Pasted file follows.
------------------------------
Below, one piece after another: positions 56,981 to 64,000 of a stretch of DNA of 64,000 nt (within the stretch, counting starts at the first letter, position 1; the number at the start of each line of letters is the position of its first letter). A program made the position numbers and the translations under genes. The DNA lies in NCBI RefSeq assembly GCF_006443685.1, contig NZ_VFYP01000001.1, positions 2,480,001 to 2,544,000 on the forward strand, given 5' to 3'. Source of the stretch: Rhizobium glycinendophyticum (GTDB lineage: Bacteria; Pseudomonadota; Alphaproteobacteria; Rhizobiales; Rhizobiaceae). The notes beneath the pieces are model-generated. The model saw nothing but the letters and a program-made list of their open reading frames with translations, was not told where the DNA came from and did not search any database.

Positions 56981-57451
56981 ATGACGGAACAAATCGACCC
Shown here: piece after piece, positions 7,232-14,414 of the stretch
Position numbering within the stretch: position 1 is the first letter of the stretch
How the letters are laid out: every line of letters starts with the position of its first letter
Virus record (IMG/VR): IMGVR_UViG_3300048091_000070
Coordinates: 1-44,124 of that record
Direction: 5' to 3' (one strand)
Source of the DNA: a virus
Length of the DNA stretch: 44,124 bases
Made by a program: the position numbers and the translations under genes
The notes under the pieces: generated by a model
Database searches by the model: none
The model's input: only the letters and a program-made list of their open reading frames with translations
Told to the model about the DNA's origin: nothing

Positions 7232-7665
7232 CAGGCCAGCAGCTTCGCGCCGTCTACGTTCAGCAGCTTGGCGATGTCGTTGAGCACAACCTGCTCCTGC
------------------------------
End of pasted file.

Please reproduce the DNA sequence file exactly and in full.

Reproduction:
Below, one piece after another: positions 56,981 to 64,000 of a stretch of DNA of 64,000 nt (within the stretch, counting starts at the first letter, position 1; the number at the start of each line of letters is the position of its first letter). A program made the position numbers and the translations under genes. The DNA lies in NCBI RefSeq assembly GCF_006443685.1, contig NZ_VFYP01000001.1, positions 2,480,001 to 2,544,000 on the forward strand, given 5' to 3'. Source of the stretch: Rhizobium glycinendophyticum (GTDB lineage: Bacteria; Pseudomonadota; Alphaproteobacteria; Rhizobiales; Rhizobiaceae). The notes beneath the pieces are model-generated. The model saw nothing but the letters and a program-made list of their open reading frames with translations, was not told where the DNA came from and did not search any database.

Positions 56981-57451
56981 ATGACGGAACAAATCGACCC
Shown here: piece after piece, positions 7,232-14,414 of the stretch
Position numbering within the stretch: position 1 is the first letter of the stretch
How the letters are laid out: every line of letters starts with the position of its first letter
Virus record (IMG/VR): IMGVR_UViG_3300048091_000070
Coordinates: 1-44,124 of that record
Direction: 5' to 3' (one strand)
Source of the DNA: a virus
Length of the DNA stretch: 44,124 bases
Made by a program: the position numbers and the translations under genes
The notes under the pieces: generated by a model
Database searches by the model: none
The model's input: only the letters and a program-made list of their open reading frames with translations
Told to the model about the DNA's origin: nothing

Positions 7232-7665
7232 CAGGCCAGCAGCTTCGCGCCGTCTACGTTCAGCAGCTTGGCGATGTCGTTGAGCACAACCTGCTCCTGC